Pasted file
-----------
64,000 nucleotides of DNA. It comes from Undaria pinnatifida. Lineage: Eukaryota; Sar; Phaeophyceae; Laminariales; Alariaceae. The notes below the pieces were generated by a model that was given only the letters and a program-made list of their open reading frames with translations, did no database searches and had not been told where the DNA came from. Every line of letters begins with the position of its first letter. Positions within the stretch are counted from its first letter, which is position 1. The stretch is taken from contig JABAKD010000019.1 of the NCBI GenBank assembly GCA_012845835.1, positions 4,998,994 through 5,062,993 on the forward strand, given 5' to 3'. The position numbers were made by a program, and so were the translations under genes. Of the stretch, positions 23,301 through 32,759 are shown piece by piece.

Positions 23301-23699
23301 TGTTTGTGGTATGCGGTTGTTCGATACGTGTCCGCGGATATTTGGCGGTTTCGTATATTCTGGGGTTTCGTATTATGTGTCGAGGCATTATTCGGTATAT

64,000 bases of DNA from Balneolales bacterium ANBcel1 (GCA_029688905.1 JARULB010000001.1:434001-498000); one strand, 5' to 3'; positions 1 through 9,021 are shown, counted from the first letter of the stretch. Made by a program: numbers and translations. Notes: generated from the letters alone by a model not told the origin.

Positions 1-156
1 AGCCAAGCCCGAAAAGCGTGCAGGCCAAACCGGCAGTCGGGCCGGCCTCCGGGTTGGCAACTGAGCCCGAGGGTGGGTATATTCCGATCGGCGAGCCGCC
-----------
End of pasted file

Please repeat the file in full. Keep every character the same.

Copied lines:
64,000 nucleotides of DNA. It comes from Undaria pinnatifida. Lineage: Eukaryota; Sar; Phaeophyceae; Laminariales; Alariaceae. The notes below the pieces were generated by a model that was given only the letters and a program-made list of their open reading frames with translations, did no database searches and had not been told where the DNA came from. Every line of letters begins with the position of its first letter. Positions within the stretch are counted from its first letter, which is position 1. The stretch is taken from contig JABAKD010000019.1 of the NCBI GenBank assembly GCA_012845835.1, positions 4,998,994 through 5,062,993 on the forward strand, given 5' to 3'. The position numbers were made by a program, and so were the translations under genes. Of the stretch, positions 23,301 through 32,759 are shown piece by piece.

Positions 23301-23699
23301 TGTTTGTGGTATGCGGTTGTTCGATACGTGTCCGCGGATATTTGGCGGTTTCGTATATTCTGGGGTTTCGTATTATGTGTCGAGGCATTATTCGGTATAT

64,000 bases of DNA from Balneolales bacterium ANBcel1 (GCA_029688905.1 JARULB010000001.1:434001-498000); one strand, 5' to 3'; positions 1 through 9,021 are shown, counted from the first letter of the stretch. Made by a program: numbers and translations. Notes: generated from the letters alone by a model not told the origin.

Positions 1-156
1 AGCCAAGCCCGAAAAGCGTGCAGGCCAAACCGGCAGTCGGGCCGGCCTCCGGGTTGGCAACTGAGCCCGAGGGTGGGTATATTCCGATCGGCGAGCCGCC